But conservation alone won't resolve this problem. Conservation is just one side of the problem. We need to find more and use less, if we want to bring prices down.

Finally, I know there have been concerns that oil speculators are contributing to the rising price of gas. Our bill addresses this concern through putting more cops on the beat at the Commodity Futures Trading Commission, increasing transparency and strengthening U.S. futures markets.

The Gas Price Reduction Act is a dramatic step in the right direction. In putting it together, Republicans were careful to focus on proposals that already have support from the other side of the aisle. We are not interested in simply making a statement. We are determined to address the problem. We want to pass legislation which will make a difference to families feeling the pinch.

This bill contains provisions that should be agreeable to both sides of the aisle. It tackles both sides of the energy issue by increasing supply and curbing demand. We should do both.

There are many important issues facing the Congress, but few are more important than addressing the issue of energy. It is time to act, and this balanced approach is a good start.

Mr. REID. Mr. President, before my friend leaves the floor, I think there should be an opportunity, based on his statement and my statement, to do something about gas prices. We have introduced a piece of legislation we have had. We have had votes on it here before. It deals with a number of issues, including whether OPEC should be subject to the antitrust laws, which the former chairman of the Judiciary Committee and now ranking member thinks is very important, as does Senator Kohl and others on our side. That is part of ours. There are a number of issues. But to get everybody to agree that everything in it is good is difficult.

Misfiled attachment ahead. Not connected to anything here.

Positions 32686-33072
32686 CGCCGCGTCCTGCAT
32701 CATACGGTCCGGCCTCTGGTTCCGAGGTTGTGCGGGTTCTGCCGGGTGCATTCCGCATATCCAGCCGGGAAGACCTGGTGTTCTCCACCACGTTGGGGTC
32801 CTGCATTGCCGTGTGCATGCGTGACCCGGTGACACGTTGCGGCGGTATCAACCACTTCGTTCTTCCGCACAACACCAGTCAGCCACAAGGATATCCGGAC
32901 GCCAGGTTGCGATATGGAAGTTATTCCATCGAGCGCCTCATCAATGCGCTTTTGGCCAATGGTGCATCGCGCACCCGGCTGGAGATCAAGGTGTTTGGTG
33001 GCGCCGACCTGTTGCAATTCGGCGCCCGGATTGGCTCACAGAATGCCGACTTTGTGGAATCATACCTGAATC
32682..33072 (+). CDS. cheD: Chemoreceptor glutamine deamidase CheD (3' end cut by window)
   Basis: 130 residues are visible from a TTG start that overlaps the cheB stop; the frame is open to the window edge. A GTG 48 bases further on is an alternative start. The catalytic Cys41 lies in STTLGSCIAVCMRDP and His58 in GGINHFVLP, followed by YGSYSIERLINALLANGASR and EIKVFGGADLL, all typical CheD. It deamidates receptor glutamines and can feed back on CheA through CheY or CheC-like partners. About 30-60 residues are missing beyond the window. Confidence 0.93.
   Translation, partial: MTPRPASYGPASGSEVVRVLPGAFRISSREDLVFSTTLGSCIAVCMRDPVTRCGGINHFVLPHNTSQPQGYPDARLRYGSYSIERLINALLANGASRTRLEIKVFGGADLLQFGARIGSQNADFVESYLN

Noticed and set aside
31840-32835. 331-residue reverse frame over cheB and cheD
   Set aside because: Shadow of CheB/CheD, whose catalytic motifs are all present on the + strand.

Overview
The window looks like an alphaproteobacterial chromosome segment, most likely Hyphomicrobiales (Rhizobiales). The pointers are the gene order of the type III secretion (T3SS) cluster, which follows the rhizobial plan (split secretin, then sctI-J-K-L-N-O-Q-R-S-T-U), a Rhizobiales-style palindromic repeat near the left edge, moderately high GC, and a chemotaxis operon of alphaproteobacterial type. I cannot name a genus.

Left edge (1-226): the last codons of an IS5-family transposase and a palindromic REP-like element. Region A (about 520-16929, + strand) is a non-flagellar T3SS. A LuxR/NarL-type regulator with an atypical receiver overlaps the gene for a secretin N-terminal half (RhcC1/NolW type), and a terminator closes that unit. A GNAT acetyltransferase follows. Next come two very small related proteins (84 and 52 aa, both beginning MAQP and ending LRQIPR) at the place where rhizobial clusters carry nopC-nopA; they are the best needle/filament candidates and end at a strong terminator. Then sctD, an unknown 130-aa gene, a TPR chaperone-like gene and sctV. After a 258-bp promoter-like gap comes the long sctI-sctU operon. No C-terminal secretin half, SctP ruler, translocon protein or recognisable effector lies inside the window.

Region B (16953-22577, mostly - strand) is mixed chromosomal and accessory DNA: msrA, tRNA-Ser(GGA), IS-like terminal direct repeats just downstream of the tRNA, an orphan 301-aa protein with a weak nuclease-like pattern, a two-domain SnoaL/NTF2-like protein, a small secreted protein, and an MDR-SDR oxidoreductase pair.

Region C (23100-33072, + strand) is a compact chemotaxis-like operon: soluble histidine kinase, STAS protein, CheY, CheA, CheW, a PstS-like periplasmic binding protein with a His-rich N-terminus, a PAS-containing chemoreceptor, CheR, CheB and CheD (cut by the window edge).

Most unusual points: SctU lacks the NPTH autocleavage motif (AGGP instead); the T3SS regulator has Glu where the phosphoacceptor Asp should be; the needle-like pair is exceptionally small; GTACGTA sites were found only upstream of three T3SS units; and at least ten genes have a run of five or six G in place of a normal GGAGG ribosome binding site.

That is the same problem we are going to have with the proposal my friend talks about, the so-called new Republican piece of legislation. From what I have said and what he has said, it seems that we could certainly get together and agree on, if not all of both packages, some, and move forward.

For example, I mentioned this speculation thing. Maybe we can do that. I come from the western part of the United States. That is where most of the oil shale is. We had a great program going in the 1970s, when suddenly we took away the tax incentives for more work on oil shale. This isn't anything I personally think is repugnant. I think it is something we should take a look at. I have already given my views on offshore drilling and onshore drilling.

So we want to work together. The message that I hope comes from our discussion early this afternoon is that Democrats and Republicans want to try to do something about gas prices. Hopefully, during this next work period we can do it.

Mr. McCONNELL. Mr. President, not by way of rebuttal but agreeing with the majority leader, the American people are demanding that we do something. They are not kidding about this issue. I appreciate the spirit of the remarks of the majority leader. Just to give an example of the shifting views on this, a Pew poll just announced last week, taken very recently, indicates that just among political liberals alone, just to give one snapshot of how the public is evolving on this issue, the number of liberals, liberals only, who favor increased energy exploration doubled. That is just among a subset of the American population. The American people are demanding that we act.

I appreciate the comments of the majority leader. Hopefully, we will be able to find a way to do both things, both to find more and to use less.

I yield the floor.